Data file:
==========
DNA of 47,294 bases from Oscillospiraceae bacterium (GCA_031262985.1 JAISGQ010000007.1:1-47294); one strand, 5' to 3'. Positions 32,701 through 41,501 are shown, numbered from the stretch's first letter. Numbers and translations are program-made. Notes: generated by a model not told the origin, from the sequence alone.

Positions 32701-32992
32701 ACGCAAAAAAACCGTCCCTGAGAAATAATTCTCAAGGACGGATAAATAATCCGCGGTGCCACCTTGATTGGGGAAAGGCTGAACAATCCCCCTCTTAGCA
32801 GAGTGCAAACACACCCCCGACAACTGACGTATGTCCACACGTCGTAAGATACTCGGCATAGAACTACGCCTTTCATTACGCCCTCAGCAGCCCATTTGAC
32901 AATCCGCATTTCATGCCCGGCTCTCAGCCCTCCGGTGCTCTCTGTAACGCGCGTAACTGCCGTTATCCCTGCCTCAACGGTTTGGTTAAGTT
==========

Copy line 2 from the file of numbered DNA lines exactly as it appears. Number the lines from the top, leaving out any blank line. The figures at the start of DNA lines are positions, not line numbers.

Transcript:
Positions 32701-32992